Former Harris Campaign Official Launches Group To Advise Companies On Social Justice Issues

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Varun Hukeri General Assignment & Analysis Reporter
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Vice President Kamala Harris’ former campaign finance chair is reportedly launching a strategic advisory firm to advise companies and corporate executives on social justice and other political issues, according to sources familiar with the matter.

Jon Henes, a corporate attorney at the law firm Kirkland & Ellis, plans to launch the New York-based group in early September, CNBC first reported. Henes was the national campaign finance chair for Harris’ campaign during the 2020 election and later moved his fundraising efforts to support then-Democratic candidate Joe Biden, according to CNBC.

One source familiar with the matter noted the new advisory firm is initially planning to hire at least 15 people and could later expand operations to Washington, D.C., Los Angeles and San Francisco, CNBC reported. The firm will also include teams that focus on environmental, social and corporate governance, along with workplace diversity, equity and inclusion, sources added.

Sources said Alvin Tillery, an associate professor at Northwestern University, is another expected member of Henes’ new advisory firm, CNBC reported. Tillery founded the advisory firm Analytic Insights Consulting, which, according to its website, advises companies “seeking to build more diverse, equitable, and inclusive work environments.”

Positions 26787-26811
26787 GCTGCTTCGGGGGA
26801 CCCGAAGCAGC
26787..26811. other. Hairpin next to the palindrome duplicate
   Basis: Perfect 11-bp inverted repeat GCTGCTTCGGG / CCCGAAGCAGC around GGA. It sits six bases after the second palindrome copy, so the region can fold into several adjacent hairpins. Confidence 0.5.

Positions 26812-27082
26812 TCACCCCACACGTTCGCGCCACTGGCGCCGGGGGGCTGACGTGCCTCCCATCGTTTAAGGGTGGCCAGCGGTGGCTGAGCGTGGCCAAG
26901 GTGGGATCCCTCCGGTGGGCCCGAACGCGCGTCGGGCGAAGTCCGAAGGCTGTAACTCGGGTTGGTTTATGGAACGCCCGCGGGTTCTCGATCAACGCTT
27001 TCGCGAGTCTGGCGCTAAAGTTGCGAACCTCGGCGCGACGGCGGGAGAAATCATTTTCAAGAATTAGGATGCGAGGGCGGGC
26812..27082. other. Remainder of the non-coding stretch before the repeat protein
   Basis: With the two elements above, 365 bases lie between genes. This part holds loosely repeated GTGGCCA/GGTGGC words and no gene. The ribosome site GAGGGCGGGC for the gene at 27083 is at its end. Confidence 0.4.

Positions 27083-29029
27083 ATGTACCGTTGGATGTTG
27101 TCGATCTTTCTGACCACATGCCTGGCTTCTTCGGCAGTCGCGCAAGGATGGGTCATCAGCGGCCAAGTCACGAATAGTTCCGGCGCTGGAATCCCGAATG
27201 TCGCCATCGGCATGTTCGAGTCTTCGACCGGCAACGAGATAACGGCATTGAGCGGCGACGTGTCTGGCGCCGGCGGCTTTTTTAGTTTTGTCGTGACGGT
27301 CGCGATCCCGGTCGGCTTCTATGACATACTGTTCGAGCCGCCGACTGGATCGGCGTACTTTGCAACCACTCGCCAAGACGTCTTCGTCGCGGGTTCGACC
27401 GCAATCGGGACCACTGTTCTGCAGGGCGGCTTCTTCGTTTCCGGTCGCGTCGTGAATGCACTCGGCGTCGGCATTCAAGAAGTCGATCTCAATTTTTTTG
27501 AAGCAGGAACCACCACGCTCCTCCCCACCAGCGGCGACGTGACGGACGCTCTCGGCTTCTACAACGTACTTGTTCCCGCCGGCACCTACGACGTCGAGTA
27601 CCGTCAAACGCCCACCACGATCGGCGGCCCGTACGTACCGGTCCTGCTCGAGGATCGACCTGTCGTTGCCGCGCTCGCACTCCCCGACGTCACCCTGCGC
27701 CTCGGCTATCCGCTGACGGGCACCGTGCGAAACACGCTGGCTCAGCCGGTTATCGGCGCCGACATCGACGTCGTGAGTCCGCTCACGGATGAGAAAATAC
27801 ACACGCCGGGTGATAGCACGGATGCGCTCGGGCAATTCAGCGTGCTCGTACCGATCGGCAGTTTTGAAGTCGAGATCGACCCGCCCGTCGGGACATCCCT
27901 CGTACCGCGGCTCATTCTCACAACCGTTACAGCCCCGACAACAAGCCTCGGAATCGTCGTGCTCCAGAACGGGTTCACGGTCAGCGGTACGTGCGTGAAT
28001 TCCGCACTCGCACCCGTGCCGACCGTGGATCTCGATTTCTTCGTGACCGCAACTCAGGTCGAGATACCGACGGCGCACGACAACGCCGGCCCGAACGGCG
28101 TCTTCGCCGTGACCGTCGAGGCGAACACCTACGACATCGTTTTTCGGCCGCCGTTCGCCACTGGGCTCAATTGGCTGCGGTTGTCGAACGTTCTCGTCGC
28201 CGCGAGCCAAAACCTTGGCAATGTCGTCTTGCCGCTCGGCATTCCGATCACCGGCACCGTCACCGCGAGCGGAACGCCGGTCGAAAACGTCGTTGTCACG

In a Kirkland & Ellis press release Tuesday announcing his departure from the firm, Henes said he was leaving to launch a strategic advisory firm but had provided no additional details.

“I have had the opportunity to immerse myself in the world of politics and policy, opening my eyes to the critical business need for helping CEOs navigate the convergence of business, finance and law with social justice, diversity, inclusion and politics,” Henes stated in the press release.

The firm’s launch comes as many companies are backing social justice and progressive politics. In response to an election security bill passed in Georgia earlier in March, for example, companies such as Delta Airlines and Coca-Cola promoted left-wing talking points in opposition to the bill. (RELATED: Major Corporations Plan To Oppose Election Integrity Measures)

Republicans have criticized the growing trend of companies embracing social justice and progressive politics as “woke” capitalism. Some lawmakers have also proposed taking legislative action against such companies.